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Jan 29, 2016

Emirates comes in fast with world's longest flight to Auckland

Normally Emirates flags its new routes a year or more in advance. But Dubai-Auckland, no way, it's starting on 2 March, daily, with Boeing 777-200LRs and will become the world's lon

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The clipped wing version of the Emirates 777-200LR, a design conundrum?
The clipped wing version of the Emirates 777-200LR, a design conundrum?

Normally Emirates flags its new routes a year or more in advance. But Dubai-Auckland, no way, it’s starting on 2 March, daily, with Boeing 777-200LRs and will become the world’s longest non-stop scheduled passenger flight.

The sudden speed to render real its long harboured enthusiasm for doing non-stops between its global hub and New Zealand coincides with some drawn out hints from ME rival Qatar Airways that it is going to do Auckland non-stops from its aspirational rival to Dubai, its Doha hub.

Also with 777-200 LRs, the largely less loved derivative of the 777 family which has found destiny in dueling Middle East rivals.  All we need now is for Etihad to come in with a similar non-stop from Abu Dhabi.

All of which is, or might be, great news for New Zealand tourism. Just think of the health spa recovery packages it’s leisure operators might offer any one who arrives via an epic and jam packed economy class experience in the hideous 10 across seating Emirates puts into Boeings which were intended to be a comparatively spacious nine across in economy for the 777’s generous cabin width.

Note that Qatar Airways currently has that classic nine across economy seating in the ultra long range version of the 777, so if it goes ahead with its even longer Doha-Auckland service it will have a selling point over its UAE rival.

In its statement Emirates estimates that the flight time from Auckland to Dubai will be 17 hours 15 minutes or just under 16 hours the other way. (From Sydney in its more civilised A380s the scheduled times are 14 hours 45 minutes and 13 hours 30 minutes respectively.)

The Dubai-Auckland flight times reflect estimates based on typical met conditions as well as outright distance, and are not much longer than those that are posted by Qantas A380s doing the Sydney-Dallas Fort Worth route, which is currently the world’s longest by distance flown, but almost 400 kms less in length than the impending Emirates non-stops to NZ.

The Emirates scheduling for these services will of course facilitate ready connections to its large European, central Asia, middle eastern and African networks.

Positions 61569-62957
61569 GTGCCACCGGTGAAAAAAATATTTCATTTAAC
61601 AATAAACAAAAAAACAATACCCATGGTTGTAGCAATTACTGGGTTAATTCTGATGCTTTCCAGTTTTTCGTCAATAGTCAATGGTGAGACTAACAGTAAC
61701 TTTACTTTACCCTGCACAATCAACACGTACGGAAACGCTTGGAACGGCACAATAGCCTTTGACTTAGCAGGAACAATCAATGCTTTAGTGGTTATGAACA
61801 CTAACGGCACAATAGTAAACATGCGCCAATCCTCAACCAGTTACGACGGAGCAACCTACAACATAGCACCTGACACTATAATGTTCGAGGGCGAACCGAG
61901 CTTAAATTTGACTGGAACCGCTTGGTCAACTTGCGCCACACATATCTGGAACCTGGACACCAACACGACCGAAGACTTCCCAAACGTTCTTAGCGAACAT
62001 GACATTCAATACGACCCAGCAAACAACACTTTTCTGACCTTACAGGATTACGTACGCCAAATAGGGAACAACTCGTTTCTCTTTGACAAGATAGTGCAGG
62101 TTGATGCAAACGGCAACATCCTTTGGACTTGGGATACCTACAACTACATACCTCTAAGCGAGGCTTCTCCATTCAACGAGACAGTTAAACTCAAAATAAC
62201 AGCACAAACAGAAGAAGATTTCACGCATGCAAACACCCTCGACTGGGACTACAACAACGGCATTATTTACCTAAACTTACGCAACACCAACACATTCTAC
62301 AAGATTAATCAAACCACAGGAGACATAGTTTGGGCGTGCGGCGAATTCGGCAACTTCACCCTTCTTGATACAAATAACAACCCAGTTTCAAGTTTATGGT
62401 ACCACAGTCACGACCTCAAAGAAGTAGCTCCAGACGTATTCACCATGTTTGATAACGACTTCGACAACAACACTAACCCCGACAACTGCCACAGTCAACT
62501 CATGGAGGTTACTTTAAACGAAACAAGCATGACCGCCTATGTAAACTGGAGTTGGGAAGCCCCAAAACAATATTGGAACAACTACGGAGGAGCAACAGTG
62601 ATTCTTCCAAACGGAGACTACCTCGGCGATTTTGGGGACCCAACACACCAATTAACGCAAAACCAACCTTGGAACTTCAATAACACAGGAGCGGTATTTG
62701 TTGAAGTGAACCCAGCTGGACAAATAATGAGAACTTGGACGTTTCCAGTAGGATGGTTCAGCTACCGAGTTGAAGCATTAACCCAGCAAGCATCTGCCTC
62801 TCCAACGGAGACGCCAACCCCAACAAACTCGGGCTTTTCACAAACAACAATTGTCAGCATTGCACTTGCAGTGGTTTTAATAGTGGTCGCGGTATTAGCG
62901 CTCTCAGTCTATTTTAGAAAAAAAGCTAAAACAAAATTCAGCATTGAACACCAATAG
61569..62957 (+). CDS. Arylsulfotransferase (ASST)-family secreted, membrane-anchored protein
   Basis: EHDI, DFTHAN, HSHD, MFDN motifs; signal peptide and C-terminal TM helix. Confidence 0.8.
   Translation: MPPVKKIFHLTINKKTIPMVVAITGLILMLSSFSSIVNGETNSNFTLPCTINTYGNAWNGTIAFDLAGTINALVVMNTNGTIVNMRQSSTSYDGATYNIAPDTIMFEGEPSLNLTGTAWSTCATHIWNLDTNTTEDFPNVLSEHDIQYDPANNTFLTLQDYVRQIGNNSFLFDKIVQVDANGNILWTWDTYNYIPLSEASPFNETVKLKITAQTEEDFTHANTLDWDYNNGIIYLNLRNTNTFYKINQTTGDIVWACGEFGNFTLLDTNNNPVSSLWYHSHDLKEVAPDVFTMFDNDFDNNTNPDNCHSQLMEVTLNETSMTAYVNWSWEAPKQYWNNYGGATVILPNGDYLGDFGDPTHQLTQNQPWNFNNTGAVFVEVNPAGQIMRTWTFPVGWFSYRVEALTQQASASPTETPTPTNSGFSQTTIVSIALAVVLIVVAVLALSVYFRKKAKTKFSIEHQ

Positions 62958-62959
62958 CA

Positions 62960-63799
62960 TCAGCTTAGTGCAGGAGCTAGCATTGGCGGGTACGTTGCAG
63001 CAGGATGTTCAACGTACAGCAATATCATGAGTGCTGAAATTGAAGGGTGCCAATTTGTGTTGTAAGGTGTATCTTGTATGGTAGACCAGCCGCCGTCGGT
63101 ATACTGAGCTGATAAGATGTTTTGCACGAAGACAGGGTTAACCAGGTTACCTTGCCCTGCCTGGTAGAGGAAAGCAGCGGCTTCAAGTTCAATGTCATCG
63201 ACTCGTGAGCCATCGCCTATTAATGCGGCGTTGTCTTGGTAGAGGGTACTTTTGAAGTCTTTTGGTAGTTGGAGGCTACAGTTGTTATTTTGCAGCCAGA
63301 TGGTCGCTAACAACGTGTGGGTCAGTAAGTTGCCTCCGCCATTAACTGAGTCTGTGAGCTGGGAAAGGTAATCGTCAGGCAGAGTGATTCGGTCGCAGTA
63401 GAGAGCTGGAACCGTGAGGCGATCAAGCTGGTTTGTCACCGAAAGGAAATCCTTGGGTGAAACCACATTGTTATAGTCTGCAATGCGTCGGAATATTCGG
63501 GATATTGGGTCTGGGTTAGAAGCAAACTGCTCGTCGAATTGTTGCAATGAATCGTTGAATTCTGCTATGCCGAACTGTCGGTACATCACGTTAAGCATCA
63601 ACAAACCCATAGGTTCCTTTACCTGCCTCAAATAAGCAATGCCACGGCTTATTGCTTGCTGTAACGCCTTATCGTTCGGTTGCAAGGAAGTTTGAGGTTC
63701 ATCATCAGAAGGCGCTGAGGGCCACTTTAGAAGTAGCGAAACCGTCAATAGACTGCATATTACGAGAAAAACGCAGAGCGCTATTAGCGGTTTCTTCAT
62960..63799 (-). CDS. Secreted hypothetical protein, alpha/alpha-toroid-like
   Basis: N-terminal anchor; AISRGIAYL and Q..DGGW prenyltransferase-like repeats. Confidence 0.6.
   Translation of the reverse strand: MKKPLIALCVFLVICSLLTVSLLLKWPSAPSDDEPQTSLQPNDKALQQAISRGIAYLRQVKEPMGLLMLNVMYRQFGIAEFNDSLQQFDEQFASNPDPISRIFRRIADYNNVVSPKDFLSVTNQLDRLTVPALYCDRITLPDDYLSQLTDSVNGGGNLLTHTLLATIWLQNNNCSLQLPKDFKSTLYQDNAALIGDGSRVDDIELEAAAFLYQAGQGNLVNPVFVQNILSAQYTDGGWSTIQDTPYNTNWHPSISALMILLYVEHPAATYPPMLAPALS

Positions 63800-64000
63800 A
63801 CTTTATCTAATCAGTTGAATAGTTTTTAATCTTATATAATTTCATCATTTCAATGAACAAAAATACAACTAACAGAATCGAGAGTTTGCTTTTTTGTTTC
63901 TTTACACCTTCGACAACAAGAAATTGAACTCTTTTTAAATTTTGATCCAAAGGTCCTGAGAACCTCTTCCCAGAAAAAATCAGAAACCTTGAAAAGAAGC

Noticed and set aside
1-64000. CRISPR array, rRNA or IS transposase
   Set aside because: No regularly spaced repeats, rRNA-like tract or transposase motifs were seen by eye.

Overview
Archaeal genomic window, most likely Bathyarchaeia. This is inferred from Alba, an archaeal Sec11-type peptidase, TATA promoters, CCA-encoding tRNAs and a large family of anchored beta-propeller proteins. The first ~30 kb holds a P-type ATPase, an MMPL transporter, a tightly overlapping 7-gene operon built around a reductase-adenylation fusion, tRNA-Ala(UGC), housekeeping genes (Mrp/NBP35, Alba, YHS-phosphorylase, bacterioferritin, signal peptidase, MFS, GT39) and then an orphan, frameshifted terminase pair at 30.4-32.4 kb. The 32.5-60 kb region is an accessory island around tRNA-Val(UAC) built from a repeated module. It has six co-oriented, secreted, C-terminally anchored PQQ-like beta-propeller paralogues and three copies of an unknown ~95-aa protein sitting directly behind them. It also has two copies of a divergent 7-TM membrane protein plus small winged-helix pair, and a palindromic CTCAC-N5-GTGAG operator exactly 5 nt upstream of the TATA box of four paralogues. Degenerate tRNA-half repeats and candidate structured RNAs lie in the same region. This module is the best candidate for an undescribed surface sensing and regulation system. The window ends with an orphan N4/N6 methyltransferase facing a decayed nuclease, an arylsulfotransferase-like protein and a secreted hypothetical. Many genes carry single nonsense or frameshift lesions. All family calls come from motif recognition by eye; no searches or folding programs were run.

Which will no doubt, subtract from the beyond-Dubai traffic from NZ that currently flies on its trans Tasman A380s between Auckland and Sydney, Melbourne and Brisbane. But will that cause a rethink in those A380 tag flights? Maybe, maybe not, because even if the numbers would cause such a reconsideration, the agreements Qantas and Emirates made to the ACCC in getting approval for their commercial relationships did come with certain commitments to maintain capacity on various services.

The move by Emirates has commercial significance on a large scale. It will further fire up Singapore Airlines and Cathay Pacific, who value their access to the broader world market to NZ over their Changi and Hong Kong hubs respectively, and save a lot of travellers to NZ from the Sydney transit experience.

With recent moves on NZ world traffic by SingaporeAir over Canberra and out of Wellington, and a return by AirAsia X, and initiatives by American and China carriers, the fundamentals of that market are on move.

Where they will lead nobody knows, but the gamblers are placing jet sized bets on the Tasman table as the croupier calls  faites vos jeux.

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14 comments

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14 thoughts on “Emirates comes in fast with world’s longest flight to Auckland

  1. ggm

    Ben, how can they do 10 across and make the ETOPS? Surely the whole point is they can only do this, with lighter seatload so this winds up economic on less dense or, it doesn’t work at all.

    Rigging the craft to have 10 over but being unable to freight their bags makes little logic.

    Are there no comfy triple-7 configurations left?

  2. comet

    Ben said:

    “Just think of the health spa recovery packages…”